Finance and accounting is one of the most intimidating areas of business. Even setting aside that numerical literacy sucks in US education, and so you may be a total arithmophobe, the long columns of numbers and arcane terms can be confusing even to someone who majored in applied mathematics (like me). Have you got the numbers right? (How do you tell?) If so, do you know what they mean? (Um..) Are you sure you know the difference between net revenue and earnings and profits? (I don’t).
The part of finance you have to care about
There’s a very good reason (no, really!) that Fortune 500 companies are required to do their accounting by Generally Approved Accounting Principles, by which they mean “all that complex and arcane mess you see on a standard Statement of Cash Flows.” Because Ford and Toyota are required to calculate Gross Revenue and Net Revenue and Profits and Earnings Per Share in exactly the same way, all of us can look at their financial disclosures and determine which company is actually doing better. (Want to place bets?)
But you are not a Fortune 500 company. You are not a publicly-held company. You can keep your books in any way that makes sense to your shareholders — which probably means, to you.
The purpose of finance and accounting is to answer one very basic, very important question:
Am I making money or not?!
All you have to do is enough accounting to be able to answer that questions.
The Three-fold Benefits of Finance and Accounting
Actually, the “finance department” (that’s you and your calculator) has three roles, each of which involve answering variants on that question.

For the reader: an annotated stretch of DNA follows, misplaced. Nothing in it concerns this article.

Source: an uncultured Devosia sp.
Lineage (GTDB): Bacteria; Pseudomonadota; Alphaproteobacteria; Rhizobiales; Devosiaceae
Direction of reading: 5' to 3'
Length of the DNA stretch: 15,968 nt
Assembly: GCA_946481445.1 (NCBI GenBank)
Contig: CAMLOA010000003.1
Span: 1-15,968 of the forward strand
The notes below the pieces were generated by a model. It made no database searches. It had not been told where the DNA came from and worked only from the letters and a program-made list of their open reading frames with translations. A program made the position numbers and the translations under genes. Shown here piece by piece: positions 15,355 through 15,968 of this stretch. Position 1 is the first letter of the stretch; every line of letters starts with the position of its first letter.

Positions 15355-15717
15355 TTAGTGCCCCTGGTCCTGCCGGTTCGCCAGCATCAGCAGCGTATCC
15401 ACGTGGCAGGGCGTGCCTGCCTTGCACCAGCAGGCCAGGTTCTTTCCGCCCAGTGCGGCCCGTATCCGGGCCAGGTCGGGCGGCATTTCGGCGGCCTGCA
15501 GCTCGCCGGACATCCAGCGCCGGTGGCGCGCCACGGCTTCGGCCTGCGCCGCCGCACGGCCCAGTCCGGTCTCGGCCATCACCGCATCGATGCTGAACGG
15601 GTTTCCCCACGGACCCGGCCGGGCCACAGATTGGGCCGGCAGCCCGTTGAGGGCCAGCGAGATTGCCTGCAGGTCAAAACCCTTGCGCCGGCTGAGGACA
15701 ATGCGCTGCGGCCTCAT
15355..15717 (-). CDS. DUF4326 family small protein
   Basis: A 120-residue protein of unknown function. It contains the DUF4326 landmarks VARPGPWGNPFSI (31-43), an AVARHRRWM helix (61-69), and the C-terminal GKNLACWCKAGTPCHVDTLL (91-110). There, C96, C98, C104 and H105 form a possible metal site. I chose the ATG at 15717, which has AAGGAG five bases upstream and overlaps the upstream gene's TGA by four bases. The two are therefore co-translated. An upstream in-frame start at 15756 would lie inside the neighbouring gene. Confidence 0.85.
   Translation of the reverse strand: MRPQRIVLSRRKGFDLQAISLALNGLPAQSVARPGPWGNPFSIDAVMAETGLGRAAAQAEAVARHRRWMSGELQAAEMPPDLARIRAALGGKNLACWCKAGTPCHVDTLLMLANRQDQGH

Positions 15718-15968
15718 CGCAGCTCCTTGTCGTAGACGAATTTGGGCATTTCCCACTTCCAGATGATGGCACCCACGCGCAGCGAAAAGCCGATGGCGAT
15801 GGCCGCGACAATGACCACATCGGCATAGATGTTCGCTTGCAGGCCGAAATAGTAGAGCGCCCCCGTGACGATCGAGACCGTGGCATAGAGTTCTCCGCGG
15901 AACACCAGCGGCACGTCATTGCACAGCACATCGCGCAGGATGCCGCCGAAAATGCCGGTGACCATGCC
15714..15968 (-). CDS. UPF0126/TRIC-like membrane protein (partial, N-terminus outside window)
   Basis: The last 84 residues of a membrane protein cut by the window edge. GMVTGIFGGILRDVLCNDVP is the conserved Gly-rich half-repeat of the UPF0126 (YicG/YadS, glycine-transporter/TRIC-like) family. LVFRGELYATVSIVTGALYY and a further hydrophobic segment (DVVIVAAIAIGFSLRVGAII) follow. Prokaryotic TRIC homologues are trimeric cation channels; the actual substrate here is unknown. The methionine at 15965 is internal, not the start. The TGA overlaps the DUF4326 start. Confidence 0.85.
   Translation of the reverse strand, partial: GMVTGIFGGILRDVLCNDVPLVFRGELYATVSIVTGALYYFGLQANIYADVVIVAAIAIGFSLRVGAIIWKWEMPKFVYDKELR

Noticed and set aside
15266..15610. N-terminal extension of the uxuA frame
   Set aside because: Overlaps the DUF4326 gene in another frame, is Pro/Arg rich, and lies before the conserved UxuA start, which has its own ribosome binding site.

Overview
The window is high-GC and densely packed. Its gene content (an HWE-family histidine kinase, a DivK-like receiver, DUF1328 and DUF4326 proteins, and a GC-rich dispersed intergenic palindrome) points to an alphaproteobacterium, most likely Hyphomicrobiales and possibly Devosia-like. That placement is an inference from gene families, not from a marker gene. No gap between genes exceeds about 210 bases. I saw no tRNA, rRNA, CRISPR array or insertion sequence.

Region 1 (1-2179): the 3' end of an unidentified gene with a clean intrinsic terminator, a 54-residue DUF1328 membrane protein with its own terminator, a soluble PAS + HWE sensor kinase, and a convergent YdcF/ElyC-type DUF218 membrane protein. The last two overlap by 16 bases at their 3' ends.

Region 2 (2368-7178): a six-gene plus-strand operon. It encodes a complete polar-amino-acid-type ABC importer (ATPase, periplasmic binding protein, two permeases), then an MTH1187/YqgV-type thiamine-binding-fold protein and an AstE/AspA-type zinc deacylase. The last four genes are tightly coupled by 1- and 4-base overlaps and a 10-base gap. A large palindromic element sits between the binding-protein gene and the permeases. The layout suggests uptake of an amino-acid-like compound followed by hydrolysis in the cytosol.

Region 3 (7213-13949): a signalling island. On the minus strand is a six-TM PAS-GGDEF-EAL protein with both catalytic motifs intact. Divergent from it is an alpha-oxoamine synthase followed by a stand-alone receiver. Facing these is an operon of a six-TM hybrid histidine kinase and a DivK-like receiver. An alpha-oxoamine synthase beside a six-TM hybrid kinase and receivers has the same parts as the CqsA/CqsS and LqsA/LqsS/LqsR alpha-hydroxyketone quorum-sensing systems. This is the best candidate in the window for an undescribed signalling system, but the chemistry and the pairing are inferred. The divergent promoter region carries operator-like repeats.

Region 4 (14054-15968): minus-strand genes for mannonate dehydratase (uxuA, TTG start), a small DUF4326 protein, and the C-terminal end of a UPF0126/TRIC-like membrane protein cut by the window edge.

Am I making money? Financial Supervision
It’s easy, especially in a business with high upfront costs, to feel like you’re making money when you actually aren’t. Say you pay $100,000 to open a new restaurant. And each month you make $10,000. Whoopee! Except…. you’re paying $2000 in rent and $5000 in raw materials and $2000 in salaries and….
How much money did I make? Financial Assesment
Unless you’re lucky enough to live in a country that doesn’t collect taxes from businesses (and I don’t think there are any), you’ll have to tell the government how much you made during the previous year. And you’ll have to convince them that you’re telling them the correct number. So your financial department should be able to produce that sort of report.
How much money would I make? Financial Projection
The third role of the finance department, often under-utilized by small businesses, is to help you with decision-making. When you’re deciding between two (or more) routes, make some guesses as to what would happen, and plug those numbers into your financial statements. What would your business look like in a year if you chose this route? What would it look like in 2 years? 5 years?
This method can help you avoid spending too much money at a time and getting yourself into trouble down the road.
Resources for Further Reading
No Frills Accounting — This is the spreadsheet I created to track the very basics of your financial situation. It’s a huge spreadsheet (there’s a lot of number-crunching going on in there), but it does what you need it to do.